Why aren’t more employers in jail? (Guest Commentary)

Westray Bill turns 10 but questions linger about its effectiveness
By Ralph Balbaa
|Canadian HR Reporter|Last Updated: 04/20/2014

Ten years ago, Bill C-45 — commonly known as the Westray Bill and corporate killing law — became federal law. It was landmark legislation intended to improve health and safety for Canadian workers.

It amended the federal criminal code and enabled police and the Crown to criminally charge owners and officers of corporations if there was reckless disregard to the health and safety of employees.

The 1992 Westray mining accident that killed 26 miners in Nova Scotia was an unfortunate wakeup call for Canadian companies. It was a preventable accident and a reminder that safety needed to be, and must always be, the top priority at any worksite.

As we reflect on this accident and the anniversary of Bill C-45, it’s a wakeup call that still needs to be sounded — because, unfortunately, there have been hundreds of worksite deaths and accidents across the country since the enactment of this law.

Are Canadian workers safer? Yes, to some extent, because there is a mechanism to penalize negligent behaviour.

However, there are still many lingering questions about the enforcement of this legislation. In the past decade, charges have been laid in a handful of cases using Bill C-45.

Also, there are questions about whether the law’s spirit has reached smaller companies that may find it challenging to comply with current safety regulations and standards.

What Bill C-45 did was not only entrench workplace safety in the Criminal Code but it put the onus of safety on the employer or anyone of authority in the workplace.

The prospect of going to jail is indeed a scary one. However, the challenge a decade later appears to be enforcement. In the cases that included charges under Bill C-45, the resulting penalties have been plea-bargained fines — some very stiff sums of money — but individuals haven’t faced jail time. Is this a strong enough deterrent?

I question whether Bill C-45 has been enforced to an adequate degree. I would urge the federal government and the Crown to reflect on what has been accomplished since the bill’s inception.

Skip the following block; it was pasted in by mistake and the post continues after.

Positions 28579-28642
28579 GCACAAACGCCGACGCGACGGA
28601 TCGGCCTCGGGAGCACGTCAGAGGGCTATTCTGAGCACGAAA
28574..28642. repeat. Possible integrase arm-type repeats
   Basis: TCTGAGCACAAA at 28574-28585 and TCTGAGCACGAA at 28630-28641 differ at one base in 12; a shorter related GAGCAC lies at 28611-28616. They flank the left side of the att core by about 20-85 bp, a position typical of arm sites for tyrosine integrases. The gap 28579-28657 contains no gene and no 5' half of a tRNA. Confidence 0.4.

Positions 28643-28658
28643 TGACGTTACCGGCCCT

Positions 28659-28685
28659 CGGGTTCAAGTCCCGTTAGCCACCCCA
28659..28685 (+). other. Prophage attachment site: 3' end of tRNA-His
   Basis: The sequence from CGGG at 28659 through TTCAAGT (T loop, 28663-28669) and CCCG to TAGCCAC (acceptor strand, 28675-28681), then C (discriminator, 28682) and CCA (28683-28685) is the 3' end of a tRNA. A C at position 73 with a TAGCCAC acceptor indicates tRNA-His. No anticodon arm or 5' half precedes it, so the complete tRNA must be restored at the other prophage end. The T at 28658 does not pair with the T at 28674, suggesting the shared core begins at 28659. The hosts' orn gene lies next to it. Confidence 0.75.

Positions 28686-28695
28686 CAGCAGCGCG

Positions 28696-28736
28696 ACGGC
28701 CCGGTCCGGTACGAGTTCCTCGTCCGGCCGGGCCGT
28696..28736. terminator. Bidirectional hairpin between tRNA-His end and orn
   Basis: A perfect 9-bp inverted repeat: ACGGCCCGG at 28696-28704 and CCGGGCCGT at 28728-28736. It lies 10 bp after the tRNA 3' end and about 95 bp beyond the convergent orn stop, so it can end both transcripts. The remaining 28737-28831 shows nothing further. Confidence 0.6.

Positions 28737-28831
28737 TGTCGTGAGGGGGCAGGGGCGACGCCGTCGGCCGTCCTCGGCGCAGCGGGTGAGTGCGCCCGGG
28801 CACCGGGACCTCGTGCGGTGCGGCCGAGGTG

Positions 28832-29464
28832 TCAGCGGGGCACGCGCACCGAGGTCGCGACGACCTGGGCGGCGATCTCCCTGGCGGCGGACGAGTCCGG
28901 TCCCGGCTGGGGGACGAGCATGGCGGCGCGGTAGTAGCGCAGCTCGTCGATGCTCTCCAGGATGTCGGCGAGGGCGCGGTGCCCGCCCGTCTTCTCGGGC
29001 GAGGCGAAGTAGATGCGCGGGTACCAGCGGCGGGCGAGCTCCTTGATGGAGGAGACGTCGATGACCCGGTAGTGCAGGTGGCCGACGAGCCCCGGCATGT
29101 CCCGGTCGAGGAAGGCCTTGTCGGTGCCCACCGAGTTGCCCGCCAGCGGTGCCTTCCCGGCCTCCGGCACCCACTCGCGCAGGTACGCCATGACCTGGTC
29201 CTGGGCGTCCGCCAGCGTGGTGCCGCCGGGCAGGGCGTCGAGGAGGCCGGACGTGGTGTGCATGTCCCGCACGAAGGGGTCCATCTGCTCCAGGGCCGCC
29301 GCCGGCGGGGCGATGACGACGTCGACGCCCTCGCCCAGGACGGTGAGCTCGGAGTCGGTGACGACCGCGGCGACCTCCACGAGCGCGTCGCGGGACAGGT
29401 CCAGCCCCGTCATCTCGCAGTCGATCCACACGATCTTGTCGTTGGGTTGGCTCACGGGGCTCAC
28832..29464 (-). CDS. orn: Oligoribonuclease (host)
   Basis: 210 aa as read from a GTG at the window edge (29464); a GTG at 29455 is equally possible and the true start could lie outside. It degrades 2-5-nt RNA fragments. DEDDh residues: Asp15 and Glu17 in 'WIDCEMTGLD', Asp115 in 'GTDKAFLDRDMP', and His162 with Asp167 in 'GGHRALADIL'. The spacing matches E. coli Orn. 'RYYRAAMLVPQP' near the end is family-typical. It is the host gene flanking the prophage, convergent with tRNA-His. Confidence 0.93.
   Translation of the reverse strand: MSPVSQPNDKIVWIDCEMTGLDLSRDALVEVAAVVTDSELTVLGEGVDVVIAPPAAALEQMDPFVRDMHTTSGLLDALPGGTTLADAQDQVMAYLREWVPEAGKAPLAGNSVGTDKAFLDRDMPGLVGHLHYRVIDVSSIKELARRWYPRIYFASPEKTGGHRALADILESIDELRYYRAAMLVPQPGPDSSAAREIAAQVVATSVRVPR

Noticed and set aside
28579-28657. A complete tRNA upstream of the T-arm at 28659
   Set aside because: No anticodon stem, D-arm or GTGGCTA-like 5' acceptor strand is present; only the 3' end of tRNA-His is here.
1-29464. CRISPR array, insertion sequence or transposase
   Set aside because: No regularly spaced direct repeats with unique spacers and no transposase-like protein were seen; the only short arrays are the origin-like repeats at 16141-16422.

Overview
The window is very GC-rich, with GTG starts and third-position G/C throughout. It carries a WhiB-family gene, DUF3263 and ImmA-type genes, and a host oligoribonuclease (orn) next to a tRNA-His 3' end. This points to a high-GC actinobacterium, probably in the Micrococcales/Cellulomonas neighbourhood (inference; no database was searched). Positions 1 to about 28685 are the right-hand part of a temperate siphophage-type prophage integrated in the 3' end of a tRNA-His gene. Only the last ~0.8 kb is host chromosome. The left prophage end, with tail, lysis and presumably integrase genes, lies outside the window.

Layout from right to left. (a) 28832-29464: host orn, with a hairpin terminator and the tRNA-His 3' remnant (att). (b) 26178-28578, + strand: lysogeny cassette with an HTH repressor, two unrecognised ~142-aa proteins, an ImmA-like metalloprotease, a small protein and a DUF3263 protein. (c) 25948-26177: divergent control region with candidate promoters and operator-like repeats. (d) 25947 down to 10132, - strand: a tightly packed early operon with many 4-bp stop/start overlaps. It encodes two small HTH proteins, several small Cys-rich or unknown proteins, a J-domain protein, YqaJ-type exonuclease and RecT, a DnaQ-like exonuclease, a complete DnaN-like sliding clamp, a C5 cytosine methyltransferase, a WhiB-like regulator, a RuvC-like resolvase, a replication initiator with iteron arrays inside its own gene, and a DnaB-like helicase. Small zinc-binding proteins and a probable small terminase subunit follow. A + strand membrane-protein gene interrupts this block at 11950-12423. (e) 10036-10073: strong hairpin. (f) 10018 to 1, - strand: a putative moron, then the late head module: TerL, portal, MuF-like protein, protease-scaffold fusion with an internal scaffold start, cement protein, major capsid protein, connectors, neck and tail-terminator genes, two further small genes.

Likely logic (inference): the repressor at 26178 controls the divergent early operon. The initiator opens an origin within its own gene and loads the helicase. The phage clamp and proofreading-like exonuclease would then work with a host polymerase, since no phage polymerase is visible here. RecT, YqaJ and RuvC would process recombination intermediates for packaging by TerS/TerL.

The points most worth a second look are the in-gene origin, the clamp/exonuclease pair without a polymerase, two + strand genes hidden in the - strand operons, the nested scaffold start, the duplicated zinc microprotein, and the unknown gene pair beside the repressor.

In your opinion, has it been successful? Are there measurements in place to determine how far we have come? Are the root causes of these accidents and deaths being addressed to avoid more incidents in the future?

I hope this debate and discussion will resonate among all parties and result in greater awareness and implementation of workplace safety.

Personally, I believe and have seen that the spirit of Bill C-45 has been better reflected in larger companies. This is likely due to the fact they have more established safety practices and resources to implement workplace safety.

However, my hope is smaller companies will take notice. They may think the cost to implement safety measures is too much or that safety standards may impede production. Often, the main hindrance to safety can be a combination of ignorance, lack of experience and the perceived cost of implementation.

But the cost to ensure employees have a safe workplace is very small compared to the emotional and financial burdens of injury or death. It is likely cheaper to proactively invest in maintaining the most current safety standards, such as enacting proper machine guarding, than having to take action after the fact — be it in legal fees, insurance costs or lost time for operations. In some cases, we have designed measures in which implementing up-to-date safety standards can even create greater operational efficiency.

Safety steps

What can companies and their owners do? First, it’s always good to be reminded that training is possibly the single most important step to safety. There must be proper training for workers and supervisors about how to operate and maintain safe sites, machines and tools. Managers and supervisors must be given the resources and responsibility to report and remedy situations on the ground.

Workers need to understand the risks of their work and how to deal with them. There must be clear communications from all parties about the work that is being done and the hazards being minimized or eliminated.

Secondly, owners, managers and supervisors need to recognize current safety standards and implement them wherever possible. Safety planning and reviews are essential to ensure a site or machine is safe for operation, but these do not guarantee continued safety.

Maintaining safety is a constant and ongoing challenge. Companies can consult provincial inspectors and outside safety experts and engineers to ensure compliance but, ultimately, owners and employers need to exercise the due diligence required for safety.

It goes without saying — workplace accidents and death are tragic and costly. But they are often preventable too. In the spirit of Bill C-45, my hope is we continue the dialogue surrounding safety and keep it front-of-mind whenever we go to work.

Safety shouldn’t just be a box we check off and we shouldn’t have another unfortunate wakeup call.

Ralph Balbaa is president of Mississauga, Ont.-based HITE Engineering, a firm specializing in industrial and construction safety, and forensic engineering. For more information visit www.hite.ca.

Add Comment

  • *
  • *
  • *
  • *